Museum of Anatolian Civilizations
|Museum of Anatolian Civilizations|
|Location||Gözcü Sokak No:2 06240 Ulus, Ankara, Turkey|
|Website||Museum's official website|
The Museum of Anatolian Civilizations (Turkish: Anadolu Medeniyetleri Müzesi) is located on the south side of Ankara Castle in the Atpazarı area in Ankara, Turkey. It consists of the old Ottoman Mahmut Paşa bazaar storage building, and the Kurşunlu Han. Because of Atatürk's desire to establish a Hittite museum, the buildings were bought upon the suggestion of Hamit Zübeyir Koşay, who was then Culture Minister, to the National Education Minister, Saffet Arıkan. After the remodelling and repairs were completed (1938–1968), the building was opened to the public as the Ankara Archaeological Museum.
Today, Kurşunlu Han, used as an administrative building, houses the work rooms, library, conference hall, laboratory and workshop. The old bazaar building houses the exhibits. Within this Ottoman building, the museum has a number of exhibits of Anatolian archeology. They start with the Paleolithic era, and continue chronologically through the Neolithic, Early Bronze, Assyrian trading colonies, Hittite, Phrygian, Urartian, Greek, Hellenistic, Roman, Byzantine, Seljuq and Ottoman periods. There is also an extensive collection of artifacts from the excavations at Karain, Çatalhöyük, Hacılar, Canhasan, Beyce Sultan, Alacahöyük, Kültepe, Acemhöyük, Boğazköy (Gordion), Pazarlı, Altıntepe, Adilcevaz and Patnos as well as examples of several periods.
The exhibits of gold, silver, glass, marble and bronze works date back as far as the second half of the first millennium BC. The coin collections, with examples ranging from the first minted money to modern times, represent the museum's rare cultural treasures.
Museum of Anatolian Civilizations reaching the present time with its historical buildings and its deeply rooted history was elected as the first "European Museum of the Year" in Switzerland on April 19, 1997.
The history of the museum
The first museum in Ankara was established by Mübarek Galip Bey, Directorate of Culture, in 1921, in the section of the Castle of Ankara called Akkale. In addition to this museum, artifacts from the Augustus Temple and the Byzantine Baths were also collected. Upon recommendation of Atatürk and from the view of establishing an "Eti Museum" in the center, the Hittite artifacts from the region were sent to Ankara and therefore a larger museum was needed.
The Director of Culture at that time, Hamit Zübeyir Koşay and Saffet Arıkan, Minister of Education recommended that the Mahmut Paşa Bazaar and the Inn be repaired and converted into a museum. This recommendation was accepted and restoration continued from 1938 to 1968. Upon the completion of repairs of the bazaar, where the domed structure is, in 1940, a committee chaired by German Archaeologist H. G. Guterbock arranged the museum.
In 1943, while the repairs of the building were still in progress, the middle section was opened for visitors. Repair projects of this part were carried out by Architect Macit Kural and repair work upon tender was performed by Architect Zühtü Bey. In 1948 the museum administration left Akkale as a storage house, and the museum was in four rooms of Kurşunlu Han the repairs of which were completed. Restoration and exhibition projects of the part around the domed structure were prepared and applied by Architect İhsan Kıygı. Five shops were left in their original form, and the walls between the shops were destroyed and thus a large location was provided for exhibition. The museum building reached its present structure in 1968. Kurşunlu Han, which has been used as an administration building, has research rooms, a library, a conference hall, a laboratory and workshops, and the Mahmut Pasha Vaulted Bazaar has been used as the exhibition hall.
History of buildings
The Anatolian Civilizations Museum is in two Ottoman buildings located near Ankara Castle, in the historical Atpazarı district of Ankara. One of the buildings is Mahmut Paşa Bedesteni and the other is Kurşunlu Han (inn, caravanserai).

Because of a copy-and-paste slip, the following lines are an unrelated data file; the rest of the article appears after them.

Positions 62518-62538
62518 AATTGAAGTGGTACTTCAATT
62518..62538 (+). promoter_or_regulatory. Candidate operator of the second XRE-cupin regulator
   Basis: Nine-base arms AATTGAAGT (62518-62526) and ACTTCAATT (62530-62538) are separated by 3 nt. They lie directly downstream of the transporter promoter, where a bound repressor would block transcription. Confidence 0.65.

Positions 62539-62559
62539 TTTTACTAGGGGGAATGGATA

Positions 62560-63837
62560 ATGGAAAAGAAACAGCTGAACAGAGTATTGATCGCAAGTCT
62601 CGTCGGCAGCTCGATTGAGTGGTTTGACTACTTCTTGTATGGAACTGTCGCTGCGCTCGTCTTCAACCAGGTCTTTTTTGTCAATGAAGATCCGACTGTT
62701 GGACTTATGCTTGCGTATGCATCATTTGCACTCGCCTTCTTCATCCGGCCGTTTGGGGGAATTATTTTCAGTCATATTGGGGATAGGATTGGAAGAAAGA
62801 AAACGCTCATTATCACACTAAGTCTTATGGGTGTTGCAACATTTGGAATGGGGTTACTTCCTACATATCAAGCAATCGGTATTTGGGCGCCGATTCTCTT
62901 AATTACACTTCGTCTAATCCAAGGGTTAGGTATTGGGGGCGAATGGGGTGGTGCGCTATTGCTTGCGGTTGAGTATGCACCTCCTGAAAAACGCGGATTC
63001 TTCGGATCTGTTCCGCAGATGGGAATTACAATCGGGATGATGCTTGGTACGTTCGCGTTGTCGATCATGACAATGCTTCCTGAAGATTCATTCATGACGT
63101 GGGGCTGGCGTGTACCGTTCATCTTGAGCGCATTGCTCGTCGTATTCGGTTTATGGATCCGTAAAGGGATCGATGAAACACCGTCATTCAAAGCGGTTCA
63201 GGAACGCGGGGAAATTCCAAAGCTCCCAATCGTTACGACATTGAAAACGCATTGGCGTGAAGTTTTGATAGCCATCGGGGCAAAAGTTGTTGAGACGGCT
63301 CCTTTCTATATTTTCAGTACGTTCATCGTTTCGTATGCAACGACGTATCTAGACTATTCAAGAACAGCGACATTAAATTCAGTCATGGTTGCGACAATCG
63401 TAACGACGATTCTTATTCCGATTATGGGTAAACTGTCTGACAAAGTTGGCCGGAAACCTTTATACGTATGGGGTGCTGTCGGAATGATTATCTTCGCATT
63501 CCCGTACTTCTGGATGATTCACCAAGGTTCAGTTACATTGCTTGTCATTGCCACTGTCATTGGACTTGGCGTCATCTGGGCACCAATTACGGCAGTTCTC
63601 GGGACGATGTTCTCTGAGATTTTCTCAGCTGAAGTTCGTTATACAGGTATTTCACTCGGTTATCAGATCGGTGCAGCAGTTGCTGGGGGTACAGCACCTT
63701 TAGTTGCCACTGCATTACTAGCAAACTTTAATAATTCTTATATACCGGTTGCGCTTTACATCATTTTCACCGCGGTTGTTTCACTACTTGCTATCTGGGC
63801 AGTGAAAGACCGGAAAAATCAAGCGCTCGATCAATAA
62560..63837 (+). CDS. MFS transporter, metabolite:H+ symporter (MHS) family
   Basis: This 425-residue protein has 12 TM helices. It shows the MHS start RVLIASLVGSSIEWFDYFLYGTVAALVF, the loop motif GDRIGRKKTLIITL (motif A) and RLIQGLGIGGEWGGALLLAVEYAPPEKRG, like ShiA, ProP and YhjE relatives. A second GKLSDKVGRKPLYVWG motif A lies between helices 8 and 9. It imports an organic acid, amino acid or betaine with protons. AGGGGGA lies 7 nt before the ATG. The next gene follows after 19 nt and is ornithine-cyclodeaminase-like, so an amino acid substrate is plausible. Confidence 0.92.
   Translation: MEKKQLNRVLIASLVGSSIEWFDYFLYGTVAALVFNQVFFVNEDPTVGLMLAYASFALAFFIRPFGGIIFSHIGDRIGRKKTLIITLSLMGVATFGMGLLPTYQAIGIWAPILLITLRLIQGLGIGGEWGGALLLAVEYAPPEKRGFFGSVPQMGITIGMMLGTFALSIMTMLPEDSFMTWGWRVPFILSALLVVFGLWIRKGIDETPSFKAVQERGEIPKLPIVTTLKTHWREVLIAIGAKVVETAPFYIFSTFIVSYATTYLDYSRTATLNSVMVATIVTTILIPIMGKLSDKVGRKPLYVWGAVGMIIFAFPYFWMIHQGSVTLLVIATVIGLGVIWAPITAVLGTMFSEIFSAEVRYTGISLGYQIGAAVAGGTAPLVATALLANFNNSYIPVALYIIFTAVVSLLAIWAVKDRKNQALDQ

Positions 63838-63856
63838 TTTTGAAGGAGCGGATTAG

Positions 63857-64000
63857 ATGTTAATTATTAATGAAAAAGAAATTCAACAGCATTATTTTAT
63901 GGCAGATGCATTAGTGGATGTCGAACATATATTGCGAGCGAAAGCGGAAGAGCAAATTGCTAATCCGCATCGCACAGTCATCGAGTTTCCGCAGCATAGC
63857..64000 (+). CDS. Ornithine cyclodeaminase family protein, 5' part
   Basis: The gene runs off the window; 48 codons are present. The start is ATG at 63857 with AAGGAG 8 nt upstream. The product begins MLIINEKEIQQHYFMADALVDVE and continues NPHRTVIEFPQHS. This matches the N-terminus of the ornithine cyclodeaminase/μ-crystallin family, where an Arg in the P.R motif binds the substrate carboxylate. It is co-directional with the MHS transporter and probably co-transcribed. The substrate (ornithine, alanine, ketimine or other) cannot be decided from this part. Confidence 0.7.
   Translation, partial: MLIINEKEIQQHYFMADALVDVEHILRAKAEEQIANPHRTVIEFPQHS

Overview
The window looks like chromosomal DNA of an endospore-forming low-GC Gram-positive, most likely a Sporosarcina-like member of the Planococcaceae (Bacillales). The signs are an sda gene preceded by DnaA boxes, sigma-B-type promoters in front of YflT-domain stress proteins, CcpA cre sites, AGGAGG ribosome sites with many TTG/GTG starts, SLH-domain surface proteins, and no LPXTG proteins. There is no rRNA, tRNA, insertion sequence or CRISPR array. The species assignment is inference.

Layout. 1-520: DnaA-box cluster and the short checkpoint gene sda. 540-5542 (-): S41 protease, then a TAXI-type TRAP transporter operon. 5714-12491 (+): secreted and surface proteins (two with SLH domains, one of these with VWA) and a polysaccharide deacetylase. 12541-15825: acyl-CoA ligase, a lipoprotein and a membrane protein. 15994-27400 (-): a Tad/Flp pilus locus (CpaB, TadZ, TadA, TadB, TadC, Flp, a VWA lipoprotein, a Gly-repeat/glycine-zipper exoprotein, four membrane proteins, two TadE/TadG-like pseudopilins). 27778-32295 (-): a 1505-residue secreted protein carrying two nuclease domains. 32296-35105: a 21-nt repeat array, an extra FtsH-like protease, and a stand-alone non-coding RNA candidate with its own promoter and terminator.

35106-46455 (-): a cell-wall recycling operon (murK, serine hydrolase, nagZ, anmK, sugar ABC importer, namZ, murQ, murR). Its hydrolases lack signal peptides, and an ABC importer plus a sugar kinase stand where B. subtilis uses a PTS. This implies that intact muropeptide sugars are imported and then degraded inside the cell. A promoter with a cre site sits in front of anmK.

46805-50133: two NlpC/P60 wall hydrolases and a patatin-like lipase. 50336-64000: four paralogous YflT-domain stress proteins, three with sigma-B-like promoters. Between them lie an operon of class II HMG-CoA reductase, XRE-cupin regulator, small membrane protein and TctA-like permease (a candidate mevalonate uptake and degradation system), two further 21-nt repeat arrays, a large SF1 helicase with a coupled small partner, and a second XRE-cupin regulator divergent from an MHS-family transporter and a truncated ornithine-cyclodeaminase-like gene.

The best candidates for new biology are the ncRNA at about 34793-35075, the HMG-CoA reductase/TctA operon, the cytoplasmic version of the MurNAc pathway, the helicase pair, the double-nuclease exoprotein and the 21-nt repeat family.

The Mahmut Paşa Bedesteni was built by Mahmut Pasha, one of the ministers (viziers) of Mehmed II the Conqueror during 1464-1471. The building does not have any inscriptions. In some sources, it is recorded that pure Angora garments were distributed here. The design of the building is of the classical type. There are 10 domes covering a rectangle designed to enclose the location, and there are 102 shops facing each other.
According to historical records and registry books, the Kurşunlu Han was built as a foundation (vakıf) to finance Mehmet Pasha's (Mehmet the Conqueror's vizier) alms giving in Üsküdar, Istanbul. It does not have any inscriptions either. During the repairs of 1946, coins of the Murat II period were discovered. The findings indicate that the Han existed in the fifteenth century. The Han has the typical design of Ottoman Period hans. There is a courtyard and an arcade in the middle and they are surrounded by two-storey rooms. There are 28 rooms on the ground floor, 30 rooms on the first floor. The rooms have furnaces. There is a barn with an "L" type on the ground floor on west and south directions of the rooms. On the north side of the han there are 11 shops and 9 shops on east side and 4 shops facing each other within the garden. The inn (han) was built by Mehmet Pasha and in 1467 Mehmet Pasha was promoted to Prime Minister (Grand Vizier). Upon orders by Mahmut Pasha the vaulted bazaar was built. He kept his position until 1470. He had his mosque, soup kitchen and madrasa in Üsküdar, and his body is buried there.
These two buildings constituting the museum today were abandoned after the fire in 1881.
- Palaeolithic Age (....8000 BC): The Palaeolithic Age is represented in the museum by the finds uncovered in the Antalya Karain Cave. People of the Palaeolithic Age were hunter-gatherers who used stone and bone tools. The stone tools are displayed under three time categories: Lower Paleolithic Age, Middle Paleolithic Age and Upper and Late Upper Paleolithic Age.
- Neolithic Age (8000-5500 BC) : During this age, the first villages appeared and agriculture began. The artifacts from Çatalhöyük and Hacılar, which are two of the most important sites of the Neolithic Age, are exhibited in this section. The collection includes Mother Goddess sculptures, wall paintings, clay figurines, stamps, earthenware containers, and agricultural tools made from bones. The most impressive parts of this exhibit are a hunting scene on plaster from the 7th millennium BC, a reproduction of a Çatalhöyük room with wall-mounted bull heads, a Mother Goddess Kybele (later Cybele) sculpture, obsidian tools, wall paintings of Mount Hasan erupting, and wall paintings of a leopard.